Marie Curie: Glowing in the Darkness


By: Nathan Chandler

6 Min Quiz

Image: Wiki Commons

About This Quiz

Marie Curie was the kind of scientist that comes along just once a generation or perhaps once a century. Her contributions to the world cannot be overstated. How much do you about the woman born Maria Salomea Skłodowska?

Marie Curie was the first woman to accomplish which feat?

Curie was the first woman to win a Nobel Prize. That was just one of the many groundbreaking feats she managed during her extraordinary life.


Where was Curie born?

Curie was born in Poland, which in 1867 was still part of the Russian Empire. She studied in Warsaw until the early 1920s, when she moved to Paris.


In the late 19th century, Curie was a solid student with insatiable curiosity. How did her parents view her desire for more education?

Her father was a secondary-school teacher who also studied science. Her mother was a boarding school teacher. Both of them were happy to see Marie pursuing more learning in her young life.


In the 1880s, Curie became involved with the Flying University, which was what?

In the 1880s, most colleges still prohibited female students. The Polish Flying University, however, was a secret college that Curie was lucky enough to join.


Where did Curie meet her eventual husband, Pierre?

Curie was the first woman to earn a Ph.D. from a French university. While she was there, she worked with a man named Pierre, and the two bonded over science and eventually fell in love.


Both Curie and her husband Pierre were astute scientific minds. They were equipped with the latest and greatest in lab equipment.

Two bright minds were trapped in less-than-ideal conditions, with very average facilities and equipment that needed updates. Yet they still managed to generate some of the biggest discoveries in human history.


Both Curie and her husband spent much of their time studying what?

Both Curie and her husband were fascinated by the radioactive properties of certain elements. Their backgrounds in physics propelled many advances with regards to radiation.


As the wife and husband conducted experiments with radiation, what measures did they take to protect themselves?

Radiation was so new and poorly understood that no one realized that personal protection was necessary. Curie carried radioactive samples around the lab and often commented on their curious glow.


Which word did Curie and her husband create?

They created the basis of the ideas behind radioactivity, a word that had never been used in science before. These days, of course, radioactivity is familiar to most people and often conjures up frightful images.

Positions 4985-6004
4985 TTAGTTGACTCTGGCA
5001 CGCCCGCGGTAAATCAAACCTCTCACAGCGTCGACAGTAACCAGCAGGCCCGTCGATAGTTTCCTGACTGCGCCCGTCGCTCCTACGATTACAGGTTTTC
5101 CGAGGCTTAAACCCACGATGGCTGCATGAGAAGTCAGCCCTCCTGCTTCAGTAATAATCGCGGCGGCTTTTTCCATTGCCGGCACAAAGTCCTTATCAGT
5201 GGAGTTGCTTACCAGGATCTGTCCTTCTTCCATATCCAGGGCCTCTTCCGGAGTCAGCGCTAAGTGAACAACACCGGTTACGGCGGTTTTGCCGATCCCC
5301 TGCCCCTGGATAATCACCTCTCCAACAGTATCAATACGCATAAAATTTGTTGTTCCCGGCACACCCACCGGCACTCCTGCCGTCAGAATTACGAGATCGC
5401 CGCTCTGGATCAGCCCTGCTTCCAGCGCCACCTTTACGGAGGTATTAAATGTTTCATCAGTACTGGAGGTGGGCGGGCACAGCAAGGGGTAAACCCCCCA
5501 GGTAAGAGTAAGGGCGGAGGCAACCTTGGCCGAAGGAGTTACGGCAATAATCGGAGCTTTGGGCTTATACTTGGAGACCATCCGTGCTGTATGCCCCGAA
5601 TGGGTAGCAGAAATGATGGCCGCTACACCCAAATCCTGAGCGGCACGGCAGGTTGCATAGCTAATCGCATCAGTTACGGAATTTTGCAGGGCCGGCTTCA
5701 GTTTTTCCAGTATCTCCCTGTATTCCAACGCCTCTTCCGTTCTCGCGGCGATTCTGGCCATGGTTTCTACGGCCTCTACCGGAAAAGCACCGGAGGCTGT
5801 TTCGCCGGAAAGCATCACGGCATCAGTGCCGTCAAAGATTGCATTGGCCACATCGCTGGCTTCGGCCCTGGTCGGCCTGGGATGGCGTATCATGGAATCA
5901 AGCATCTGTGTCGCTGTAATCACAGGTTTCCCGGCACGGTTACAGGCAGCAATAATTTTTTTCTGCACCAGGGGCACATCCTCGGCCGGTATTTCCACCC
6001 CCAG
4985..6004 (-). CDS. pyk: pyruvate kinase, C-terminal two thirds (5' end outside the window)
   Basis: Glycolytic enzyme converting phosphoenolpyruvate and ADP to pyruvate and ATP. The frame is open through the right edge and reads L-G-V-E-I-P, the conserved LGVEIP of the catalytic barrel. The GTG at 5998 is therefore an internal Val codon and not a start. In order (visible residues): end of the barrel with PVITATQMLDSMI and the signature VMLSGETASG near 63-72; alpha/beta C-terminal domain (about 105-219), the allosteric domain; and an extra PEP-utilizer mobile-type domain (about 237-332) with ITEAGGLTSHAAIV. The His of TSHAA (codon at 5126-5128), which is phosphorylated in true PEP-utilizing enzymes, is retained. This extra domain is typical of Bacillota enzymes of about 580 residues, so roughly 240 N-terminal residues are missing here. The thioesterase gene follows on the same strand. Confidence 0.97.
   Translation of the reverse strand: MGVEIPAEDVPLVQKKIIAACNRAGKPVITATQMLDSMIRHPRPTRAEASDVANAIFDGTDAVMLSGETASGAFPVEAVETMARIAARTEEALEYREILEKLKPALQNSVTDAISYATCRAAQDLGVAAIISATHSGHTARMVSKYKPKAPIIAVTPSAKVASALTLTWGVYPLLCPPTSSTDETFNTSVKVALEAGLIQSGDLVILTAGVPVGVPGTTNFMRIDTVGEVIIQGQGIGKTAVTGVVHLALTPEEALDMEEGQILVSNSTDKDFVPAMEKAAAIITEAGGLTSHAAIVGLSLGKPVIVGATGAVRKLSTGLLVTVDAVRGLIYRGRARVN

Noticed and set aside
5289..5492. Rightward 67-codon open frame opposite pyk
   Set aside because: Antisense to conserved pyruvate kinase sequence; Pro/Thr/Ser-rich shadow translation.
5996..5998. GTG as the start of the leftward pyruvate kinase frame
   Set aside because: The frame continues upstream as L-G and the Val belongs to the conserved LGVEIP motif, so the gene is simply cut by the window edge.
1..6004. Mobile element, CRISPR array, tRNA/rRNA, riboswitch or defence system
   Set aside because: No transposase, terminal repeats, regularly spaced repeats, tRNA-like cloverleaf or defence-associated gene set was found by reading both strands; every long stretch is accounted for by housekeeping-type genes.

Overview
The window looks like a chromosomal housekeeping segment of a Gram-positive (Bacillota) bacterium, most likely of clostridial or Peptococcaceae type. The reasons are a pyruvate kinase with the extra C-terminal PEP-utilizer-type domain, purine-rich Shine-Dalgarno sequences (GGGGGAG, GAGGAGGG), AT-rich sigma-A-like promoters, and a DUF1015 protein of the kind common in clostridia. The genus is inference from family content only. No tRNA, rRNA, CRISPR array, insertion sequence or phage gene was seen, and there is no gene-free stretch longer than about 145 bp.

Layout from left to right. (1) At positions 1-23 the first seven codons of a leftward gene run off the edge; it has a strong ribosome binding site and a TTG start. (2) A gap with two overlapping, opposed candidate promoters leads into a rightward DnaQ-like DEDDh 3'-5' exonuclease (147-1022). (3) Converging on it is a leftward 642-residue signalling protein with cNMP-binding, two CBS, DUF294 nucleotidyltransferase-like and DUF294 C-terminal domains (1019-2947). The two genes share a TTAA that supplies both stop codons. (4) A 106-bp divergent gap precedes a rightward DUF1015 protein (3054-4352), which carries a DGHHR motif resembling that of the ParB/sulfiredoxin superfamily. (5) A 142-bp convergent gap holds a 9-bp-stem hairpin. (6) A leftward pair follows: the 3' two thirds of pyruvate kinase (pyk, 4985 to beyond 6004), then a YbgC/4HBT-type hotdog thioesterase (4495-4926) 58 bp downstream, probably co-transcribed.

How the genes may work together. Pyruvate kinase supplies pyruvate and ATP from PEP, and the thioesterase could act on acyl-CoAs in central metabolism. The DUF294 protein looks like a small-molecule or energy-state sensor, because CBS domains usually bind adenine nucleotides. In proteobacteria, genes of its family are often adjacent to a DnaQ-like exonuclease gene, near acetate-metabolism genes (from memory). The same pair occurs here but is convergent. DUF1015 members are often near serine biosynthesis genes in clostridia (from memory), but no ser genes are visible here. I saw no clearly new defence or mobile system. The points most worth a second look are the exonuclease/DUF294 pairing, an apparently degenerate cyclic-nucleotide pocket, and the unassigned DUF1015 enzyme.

Curie is the only person -- ever -- to win a Nobel Prize in two different sciences.

History is strewn with brilliant scientists, few of whom ever win a Nobel Prize. Curie is the only person to win Prizes in not one, but two sciences, physics and chemistry.


How many elements did she discover?

Curie's keen mind helped her to discover two new elements, radium and polonium. Radium was the element that turned Marie and Pierre into celebrities of sorts.


How did Curie's work with radiation change World War I?

Curie helped to design and build mobile X-ray machines, which doctors used to diagnose and treat problems with wounded and sick soldiers. She helped train hundreds of women to use the machines.


In her adult life, what were Curie's views on religion?

She was raised Catholic, but the deaths of her mother and sister in a short time period changed her views. She became much less religious and more agnostic.


What happened after the Curies announced their discovery of radium, a glowing radioactive element?

The mysterious glowing substance fascinated both scientists and the public. A "radium boom" saw its use in untold products, from watches to toothpaste … until people realized it could cause abject health problems.


When the Curies exposed tumorous human cells to radium, what did they observe?

The pair subjected malignancies to radium and were amazed to see the tumors dying off faster than healthy cells. This sort of treatment formed a basis for cancer radiation treatments.